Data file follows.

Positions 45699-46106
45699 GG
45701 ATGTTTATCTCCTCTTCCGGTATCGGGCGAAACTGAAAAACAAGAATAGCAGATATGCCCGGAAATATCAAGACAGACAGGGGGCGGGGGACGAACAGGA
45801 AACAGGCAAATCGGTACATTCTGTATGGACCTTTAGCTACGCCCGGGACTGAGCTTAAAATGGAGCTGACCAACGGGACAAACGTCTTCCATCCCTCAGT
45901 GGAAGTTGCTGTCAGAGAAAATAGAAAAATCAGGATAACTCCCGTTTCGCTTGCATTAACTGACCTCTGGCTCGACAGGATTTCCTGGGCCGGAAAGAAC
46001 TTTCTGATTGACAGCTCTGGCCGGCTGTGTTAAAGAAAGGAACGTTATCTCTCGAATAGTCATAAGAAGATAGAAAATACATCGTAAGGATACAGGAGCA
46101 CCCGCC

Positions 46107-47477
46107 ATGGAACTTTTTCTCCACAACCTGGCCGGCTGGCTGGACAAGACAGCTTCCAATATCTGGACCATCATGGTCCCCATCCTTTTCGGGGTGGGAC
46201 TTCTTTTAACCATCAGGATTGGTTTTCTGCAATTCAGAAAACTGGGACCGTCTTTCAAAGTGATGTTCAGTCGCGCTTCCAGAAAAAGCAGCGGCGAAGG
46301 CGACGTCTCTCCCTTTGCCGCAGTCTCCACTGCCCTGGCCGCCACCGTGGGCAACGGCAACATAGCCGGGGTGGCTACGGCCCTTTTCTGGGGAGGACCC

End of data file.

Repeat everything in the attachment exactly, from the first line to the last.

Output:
Positions 45699-46106
45699 GG
45701 ATGTTTATCTCCTCTTCCGGTATCGGGCGAAACTGAAAAACAAGAATAGCAGATATGCCCGGAAATATCAAGACAGACAGGGGGCGGGGGACGAACAGGA
45801 AACAGGCAAATCGGTACATTCTGTATGGACCTTTAGCTACGCCCGGGACTGAGCTTAAAATGGAGCTGACCAACGGGACAAACGTCTTCCATCCCTCAGT
45901 GGAAGTTGCTGTCAGAGAAAATAGAAAAATCAGGATAACTCCCGTTTCGCTTGCATTAACTGACCTCTGGCTCGACAGGATTTCCTGGGCCGGAAAGAAC
46001 TTTCTGATTGACAGCTCTGGCCGGCTGTGTTAAAGAAAGGAACGTTATCTCTCGAATAGTCATAAGAAGATAGAAAATACATCGTAAGGATACAGGAGCA
46101 CCCGCC

Positions 46107-47477
46107 ATGGAACTTTTTCTCCACAACCTGGCCGGCTGGCTGGACAAGACAGCTTCCAATATCTGGACCATCATGGTCCCCATCCTTTTCGGGGTGGGAC
46201 TTCTTTTAACCATCAGGATTGGTTTTCTGCAATTCAGAAAACTGGGACCGTCTTTCAAAGTGATGTTCAGTCGCGCTTCCAGAAAAAGCAGCGGCGAAGG
46301 CGACGTCTCTCCCTTTGCCGCAGTCTCCACTGCCCTGGCCGCCACCGTGGGCAACGGCAACATAGCCGGGGTGGCTACGGCCCTTTTCTGGGGAGGACCC